low back pain under the auspices of a medical specialty associated with further problems, and the survey

results further on in this area are from relevant professional societies public or private organizations.

When one country had more than one guideline, we selected the most recent multidisciplinary guideline.

Data Extraction

 We extracted data on the number and types of red flags for serious pathology for each guideline using a 

standardized form for both individuals and medical associations. For each red flag, we scored if the

RED FLAGS was supported by the literature presenting its accuracy on sensitivity, predictive values, etc. if it was

supported by the consensus of the guidelines set out in the survey cover introduction. No information was

given to support the endorsement of any red flags. We only required a summary.

First, of the original 10 guidelines of previously published review articles, we found and used we excluded the

European guideline for chronic low back pain. The reason for this was given that RED FLAGS were presented in

the European guideline for acute only low back pain which defeated what we were really trying to discover.

 Eight countries updated their guidelines they being Austria, Canada, Finland, Germany, Netherlands, Norway,

Spain, United States, and Australia. New Zealand and Asia failed to reply, but we had some information from

New Zealand already and included it within the data.

Of the reply countries three, we found more than one updated guideline Austria, Netherlands, and the United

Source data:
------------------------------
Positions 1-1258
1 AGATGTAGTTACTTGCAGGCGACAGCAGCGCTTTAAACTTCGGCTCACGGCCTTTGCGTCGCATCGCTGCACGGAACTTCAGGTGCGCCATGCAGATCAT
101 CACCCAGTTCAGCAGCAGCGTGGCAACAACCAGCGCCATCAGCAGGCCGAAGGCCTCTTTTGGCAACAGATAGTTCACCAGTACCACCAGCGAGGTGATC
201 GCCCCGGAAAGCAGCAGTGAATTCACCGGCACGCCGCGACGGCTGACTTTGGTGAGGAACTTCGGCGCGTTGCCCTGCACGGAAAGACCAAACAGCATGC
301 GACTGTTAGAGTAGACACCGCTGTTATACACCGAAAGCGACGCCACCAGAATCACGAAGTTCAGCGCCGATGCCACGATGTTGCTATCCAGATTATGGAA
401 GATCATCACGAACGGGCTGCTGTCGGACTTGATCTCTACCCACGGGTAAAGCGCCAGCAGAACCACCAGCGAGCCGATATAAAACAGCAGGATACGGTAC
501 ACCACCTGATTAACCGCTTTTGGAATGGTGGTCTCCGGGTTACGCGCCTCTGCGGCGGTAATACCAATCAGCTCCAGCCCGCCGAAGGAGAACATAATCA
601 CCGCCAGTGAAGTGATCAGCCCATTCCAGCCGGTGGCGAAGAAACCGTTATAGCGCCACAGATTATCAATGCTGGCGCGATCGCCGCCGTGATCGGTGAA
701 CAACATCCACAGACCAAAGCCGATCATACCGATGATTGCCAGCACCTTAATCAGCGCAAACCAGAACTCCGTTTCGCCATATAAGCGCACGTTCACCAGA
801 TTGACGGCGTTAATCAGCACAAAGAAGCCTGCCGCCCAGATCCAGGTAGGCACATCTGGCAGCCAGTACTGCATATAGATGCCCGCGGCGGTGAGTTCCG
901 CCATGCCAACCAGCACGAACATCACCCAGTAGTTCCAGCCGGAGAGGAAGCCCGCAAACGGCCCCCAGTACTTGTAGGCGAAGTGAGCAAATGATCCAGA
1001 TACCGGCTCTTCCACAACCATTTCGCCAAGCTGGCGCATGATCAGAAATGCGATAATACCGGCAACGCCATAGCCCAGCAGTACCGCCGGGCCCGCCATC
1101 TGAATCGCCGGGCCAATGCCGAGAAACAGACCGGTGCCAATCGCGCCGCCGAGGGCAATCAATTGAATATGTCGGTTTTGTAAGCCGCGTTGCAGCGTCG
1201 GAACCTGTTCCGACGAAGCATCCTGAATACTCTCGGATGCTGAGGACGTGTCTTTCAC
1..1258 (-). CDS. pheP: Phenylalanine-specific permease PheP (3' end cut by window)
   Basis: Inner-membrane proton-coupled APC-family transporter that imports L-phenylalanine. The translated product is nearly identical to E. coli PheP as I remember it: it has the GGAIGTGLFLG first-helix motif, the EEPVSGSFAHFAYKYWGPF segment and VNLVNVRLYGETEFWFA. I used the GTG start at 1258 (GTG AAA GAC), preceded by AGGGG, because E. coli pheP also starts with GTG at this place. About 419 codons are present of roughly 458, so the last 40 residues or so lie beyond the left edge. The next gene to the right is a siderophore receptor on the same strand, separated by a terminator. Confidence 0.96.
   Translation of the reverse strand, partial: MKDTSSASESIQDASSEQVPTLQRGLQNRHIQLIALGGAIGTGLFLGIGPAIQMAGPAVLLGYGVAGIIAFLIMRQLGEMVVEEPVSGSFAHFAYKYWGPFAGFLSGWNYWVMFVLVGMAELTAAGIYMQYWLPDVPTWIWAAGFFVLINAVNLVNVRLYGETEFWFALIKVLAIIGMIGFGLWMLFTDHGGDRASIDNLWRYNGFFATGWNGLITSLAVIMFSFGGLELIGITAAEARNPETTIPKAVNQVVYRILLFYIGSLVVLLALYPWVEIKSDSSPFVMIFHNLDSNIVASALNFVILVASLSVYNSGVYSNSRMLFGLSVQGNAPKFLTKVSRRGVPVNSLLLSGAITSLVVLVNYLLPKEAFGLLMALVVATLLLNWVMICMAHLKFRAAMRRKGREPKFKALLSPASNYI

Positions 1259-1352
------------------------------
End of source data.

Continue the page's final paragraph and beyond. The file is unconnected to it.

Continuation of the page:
States. Austria including an update of a multidisciplinary guideline from 2017 and one specifically for

radiologists of which we selected the multidisciplinary one. The updated guidelines from The Netherlands

included a multidisciplinary guideline and one specifically for physiotherapists and Osteopaths of which we selected the

multidisciplinary one.  The United States had two multidisciplinary guidelines and one specifically for

physiotherapists, of which we selected for this overview of the latest multidisciplinary guideline linked to a

website. The guidelines of Finland and Norway were not available in English, so colleagues were contacted to

extract the relevant data and translate for us. Their data was for Physios, Osteopaths and Chiropractors. Our next step

in carrying out this survey was to perform a broad search aiming to identify additional guidelines.  In total, we identified

21 guidelines, of which eleven were excluded. As we selected one guideline per country. We found three new

guidelines Philippines, Malaysia, and Mexico, of which one guideline Mexico could not be retrieved Finally, 10 discrete

guidelines were included in this review.

Description of the guidelines to suit our survey

The guidelines were published between 2016 (France) and 2018 (Finland), with the publication date of one

guideline unknown (Malaysia) but appear it may have been 2017. The target population was mostly adults (25

to 70 years of age) with low back pain. Seven RED FLAGS used the term specific low back pain, three also

included people with radiculopathy, four guidelines specifically focused on patients with acute low back pain

defined as a duration less than 3 months, and one guideline included patients with acute and/or recurrent low

back pain New Zealand finally submitted information on this matter.

                                Click On Image To Go To Section 2 Of RED FLAGS





Make an Enquiry


Cauda Equina Syndrome Sufferers Global Support Group